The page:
Saturday, May 21, 2016


Tradition had it that John was a sea captain as a young man. Now whether or not he was actually a captain we can state with proof that he was a "mariner."  There has to be a real story here as he started life on the farm of his father, struck out on his own and became a mariner for a few years, only to return to farming for the rest of his life.

  We know that John was at home in 1800 as a 17 year old.  Some time, probably shortly after that date he did leave home and went to work in the sea.  Our next glimpse of him is found in a deed dated 17 Dec 1804 in Portland where William Clough of Portland sold a house in Portland for $270 to Jonathan McKenney of said Portland Coach driver and John Carter of Scarborough in said county Mariner. 

Deed:  Cumberland Co., ME Deed Book 44, page 372

The deed was filed that same day in Portland, about 5 miles north of Scarborough.  We learn a couple of things from this.  John was living in Scarborough up until this time.  We also learn that he was involved in the sea trade in some way.  He was some 22 years of age so being a sea captain would be unlikely though not impossible.  But in any case he appears to be single and working on boats.  

There was a tradition in the family that John may have married an Anna Shute.  This has never been established and the forgoing deed appears to be for two single men to purchase the residence.  In any case no evidence of this early marriage has ever come to light so for now it will be dismissed.  This is just the first of many myths about John that needs to be addressed.  Leslie Carter and others have explored all the courthouses along the Maine seaboard looking for any evidence of this supposed early marriage of John Carter to anyone and nothing has ever been found.  Maybe with the growth of the digital era we will one day uncover this record, if it exists at all.

Portland, Maine in 1835 (couldn't find an earlier picture)

Portland, Maine was at the beginning of the 19th century a busy and rapidly growing port city.  Its population grew from 3,705 in 1799 to 7,169 in 1800.  Its principal industry was shipping.  In 1789 the tonnage of goods shipped through its port was 5,000 tons.  By 1807 this had risen to 30,000. Napoleon Bonaparte had thrown all Europe into war, and the American ships, as being declared neutrals, monopolized the carrying trade.  Portland ship-owners profited accordingly and fortunes were rapidly made.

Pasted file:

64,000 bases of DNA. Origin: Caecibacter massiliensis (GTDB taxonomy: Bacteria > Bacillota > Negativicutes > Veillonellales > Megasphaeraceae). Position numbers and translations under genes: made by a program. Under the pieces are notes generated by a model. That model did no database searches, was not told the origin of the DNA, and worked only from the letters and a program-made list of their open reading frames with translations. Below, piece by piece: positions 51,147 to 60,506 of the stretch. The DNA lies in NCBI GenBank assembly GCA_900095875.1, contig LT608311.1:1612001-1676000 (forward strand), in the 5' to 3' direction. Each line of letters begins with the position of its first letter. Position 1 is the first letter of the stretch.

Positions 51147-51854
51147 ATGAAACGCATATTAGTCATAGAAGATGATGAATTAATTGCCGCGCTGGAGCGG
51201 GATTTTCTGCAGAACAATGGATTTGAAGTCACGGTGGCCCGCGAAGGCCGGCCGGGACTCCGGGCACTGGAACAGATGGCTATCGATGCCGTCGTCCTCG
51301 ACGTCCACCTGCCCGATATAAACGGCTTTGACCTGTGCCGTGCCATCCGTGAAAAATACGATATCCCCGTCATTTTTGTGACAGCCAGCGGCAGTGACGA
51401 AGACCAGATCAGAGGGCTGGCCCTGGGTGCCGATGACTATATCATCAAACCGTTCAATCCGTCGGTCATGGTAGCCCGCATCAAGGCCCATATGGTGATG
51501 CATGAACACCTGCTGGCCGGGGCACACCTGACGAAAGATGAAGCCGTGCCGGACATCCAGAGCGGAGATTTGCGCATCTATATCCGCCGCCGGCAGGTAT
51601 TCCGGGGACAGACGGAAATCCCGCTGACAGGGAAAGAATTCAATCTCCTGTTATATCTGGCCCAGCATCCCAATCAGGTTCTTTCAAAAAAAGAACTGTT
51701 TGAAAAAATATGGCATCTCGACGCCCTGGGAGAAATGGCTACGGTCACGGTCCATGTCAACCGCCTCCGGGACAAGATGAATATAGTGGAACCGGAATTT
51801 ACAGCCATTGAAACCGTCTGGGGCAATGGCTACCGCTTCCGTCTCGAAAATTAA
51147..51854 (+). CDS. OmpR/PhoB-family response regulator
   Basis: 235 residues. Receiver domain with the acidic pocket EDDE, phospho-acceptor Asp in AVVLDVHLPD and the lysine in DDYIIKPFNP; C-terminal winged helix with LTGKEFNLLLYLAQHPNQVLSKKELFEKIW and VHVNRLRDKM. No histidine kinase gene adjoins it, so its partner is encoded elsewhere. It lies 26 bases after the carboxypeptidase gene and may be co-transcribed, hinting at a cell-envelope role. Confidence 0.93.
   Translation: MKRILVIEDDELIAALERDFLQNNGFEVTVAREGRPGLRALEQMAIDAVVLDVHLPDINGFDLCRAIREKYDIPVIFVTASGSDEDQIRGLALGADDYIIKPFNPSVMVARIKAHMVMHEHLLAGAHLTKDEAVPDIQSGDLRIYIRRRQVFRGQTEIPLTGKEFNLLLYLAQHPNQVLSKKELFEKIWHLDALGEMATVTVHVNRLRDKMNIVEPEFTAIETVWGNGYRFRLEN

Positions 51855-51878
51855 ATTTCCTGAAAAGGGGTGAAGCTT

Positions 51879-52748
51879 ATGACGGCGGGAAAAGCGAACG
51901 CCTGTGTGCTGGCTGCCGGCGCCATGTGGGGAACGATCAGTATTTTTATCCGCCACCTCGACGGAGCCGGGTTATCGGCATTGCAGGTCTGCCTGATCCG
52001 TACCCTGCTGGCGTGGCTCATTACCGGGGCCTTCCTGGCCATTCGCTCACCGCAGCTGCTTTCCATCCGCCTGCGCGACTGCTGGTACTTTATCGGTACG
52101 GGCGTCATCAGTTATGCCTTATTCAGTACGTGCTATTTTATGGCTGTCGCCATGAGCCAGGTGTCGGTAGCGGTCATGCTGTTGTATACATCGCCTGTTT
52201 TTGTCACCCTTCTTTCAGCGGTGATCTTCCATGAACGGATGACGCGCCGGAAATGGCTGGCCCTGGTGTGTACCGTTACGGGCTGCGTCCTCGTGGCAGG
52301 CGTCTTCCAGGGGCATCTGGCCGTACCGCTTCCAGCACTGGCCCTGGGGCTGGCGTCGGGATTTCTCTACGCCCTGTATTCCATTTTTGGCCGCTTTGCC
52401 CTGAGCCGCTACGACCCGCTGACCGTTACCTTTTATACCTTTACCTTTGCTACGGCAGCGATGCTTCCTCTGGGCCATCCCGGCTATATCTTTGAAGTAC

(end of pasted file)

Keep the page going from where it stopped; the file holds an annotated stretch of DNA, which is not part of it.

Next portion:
“But the prosperity of the town received a sudden and disastrous check by the non-intercourse policy of 1806, and the embargo which followed in 1807.  Commerce was at once suspended, and almost total destruction of our shipping followed. Navigation fell off nine thousand tons in two years, all the various classes to whom it gave support were thrown out of employment; eleven commercial houses stopped payment in 1807, and many others the following year.  Great distress prevailed throughout the community, and the grass literally grew upon the wharves.  In the war of 1812, which followed, our sea-faring people manned the privateers fitted out here, some of which ran a successful career, and did great damage to the enemy, while others were soon captured by superior force, and their crews held as prisoners.” (Edward H. Elwell; Portland and Vicinity, (Portland, ME, 1876), Family History Library 974.191/P2Hze, p. 14-15.)

We can see that John entered the mariner profession at a most inopportune time.  We don’t know the details of what happened to John and his mariner profession but it is likely that he had to leave the sea trade due to the embargo on trade.  (I have often thought about the fact that from this point on, John was always able to purchase property wherever he went with cash.  He never seemed to want for money.  I am sure he was frugal but I also suspect that he accumulated a nice nest egg as a mariner, which accounted for his never seeming to need financial assistance.)   In many instances (as with the house purchased in Portland), records are found for his purchase but none has thus  far been found to show a sale of the property in question.

It should also be noted at this point how events in life often change the course of one's course in life. The War of 1812 actually change the course of John's life as he had to leave the sea and find work back on land.  Had this never happened our family might never have come into contact with the missionaries of the LDS Church, which led to the westward migration of the family.  It is very valuable to look at our ancestral story within the historical perspective.

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